Monday, November 23, 2015
Kim Brooks (Dalhousie University, Schulich School of Law) presents The Troubling Role of Tax Treaties (with Richard Krever (Monash University, Department of Business Law & Taxation)) at McGill today as part of its Spiegel Sohmer Tax Policy Colloquium Series:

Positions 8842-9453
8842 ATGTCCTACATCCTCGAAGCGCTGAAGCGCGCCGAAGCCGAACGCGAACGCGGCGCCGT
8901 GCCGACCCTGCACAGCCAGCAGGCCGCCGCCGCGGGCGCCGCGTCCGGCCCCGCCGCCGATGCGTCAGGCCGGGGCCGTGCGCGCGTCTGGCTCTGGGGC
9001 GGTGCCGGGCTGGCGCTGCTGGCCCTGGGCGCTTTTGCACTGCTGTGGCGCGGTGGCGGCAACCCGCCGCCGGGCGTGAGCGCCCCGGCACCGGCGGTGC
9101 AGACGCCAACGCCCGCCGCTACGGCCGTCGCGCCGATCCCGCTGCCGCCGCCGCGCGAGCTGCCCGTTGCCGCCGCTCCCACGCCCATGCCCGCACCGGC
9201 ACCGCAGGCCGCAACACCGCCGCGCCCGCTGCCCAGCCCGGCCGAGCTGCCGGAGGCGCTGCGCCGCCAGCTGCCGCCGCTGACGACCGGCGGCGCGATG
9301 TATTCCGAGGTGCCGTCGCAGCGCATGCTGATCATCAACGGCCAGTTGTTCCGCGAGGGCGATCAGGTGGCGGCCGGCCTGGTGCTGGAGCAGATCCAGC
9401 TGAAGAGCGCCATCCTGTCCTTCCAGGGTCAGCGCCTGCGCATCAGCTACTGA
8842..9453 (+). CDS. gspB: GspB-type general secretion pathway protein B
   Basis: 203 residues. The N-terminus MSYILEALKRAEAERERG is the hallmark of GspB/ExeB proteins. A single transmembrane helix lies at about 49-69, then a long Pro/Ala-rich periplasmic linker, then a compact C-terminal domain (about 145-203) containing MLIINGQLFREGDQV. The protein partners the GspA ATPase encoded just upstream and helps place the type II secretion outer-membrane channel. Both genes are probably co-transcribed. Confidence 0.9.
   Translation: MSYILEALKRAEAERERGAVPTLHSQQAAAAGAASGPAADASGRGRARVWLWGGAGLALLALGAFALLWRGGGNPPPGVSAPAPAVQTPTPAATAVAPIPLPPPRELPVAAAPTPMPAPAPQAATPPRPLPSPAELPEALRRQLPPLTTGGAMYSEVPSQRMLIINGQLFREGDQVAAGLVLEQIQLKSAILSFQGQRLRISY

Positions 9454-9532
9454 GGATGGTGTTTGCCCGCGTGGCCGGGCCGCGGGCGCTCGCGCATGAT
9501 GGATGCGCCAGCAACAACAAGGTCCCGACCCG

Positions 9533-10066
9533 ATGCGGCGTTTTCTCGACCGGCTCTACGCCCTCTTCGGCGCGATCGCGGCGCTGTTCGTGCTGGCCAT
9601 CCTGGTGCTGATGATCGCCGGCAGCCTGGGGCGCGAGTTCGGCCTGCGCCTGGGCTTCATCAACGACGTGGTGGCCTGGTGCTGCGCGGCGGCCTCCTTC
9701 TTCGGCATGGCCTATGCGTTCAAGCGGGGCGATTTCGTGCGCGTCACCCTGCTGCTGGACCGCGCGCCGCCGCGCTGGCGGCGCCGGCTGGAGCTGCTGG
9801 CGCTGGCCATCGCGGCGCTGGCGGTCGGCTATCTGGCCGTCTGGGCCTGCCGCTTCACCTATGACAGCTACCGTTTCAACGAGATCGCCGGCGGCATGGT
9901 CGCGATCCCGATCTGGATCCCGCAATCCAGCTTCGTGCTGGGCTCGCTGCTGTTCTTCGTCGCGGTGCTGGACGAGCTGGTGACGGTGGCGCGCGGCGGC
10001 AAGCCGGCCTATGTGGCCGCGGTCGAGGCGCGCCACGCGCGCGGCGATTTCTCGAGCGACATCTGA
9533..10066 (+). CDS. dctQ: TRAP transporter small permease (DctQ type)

The notional purpose of tax treaties is to prevent double taxation and tax evasion. The actual purpose is to reallocate taxing rights between an investor’s home jurisdiction (the residence state) and the host jurisdiction (the source state). The effect is to reduce or remove the taxing rights of a source state (a capital importing state) to leave more room for tax in the residence state (a capital exporting state). The revenue costs of agreeing to reduce taxing rights in a treaty are thought to be offset by other benefits. The benefits may be exaggerated. To the extent they may actually be realized, all can likely be achieved more efficiently through unilateral action by the source state.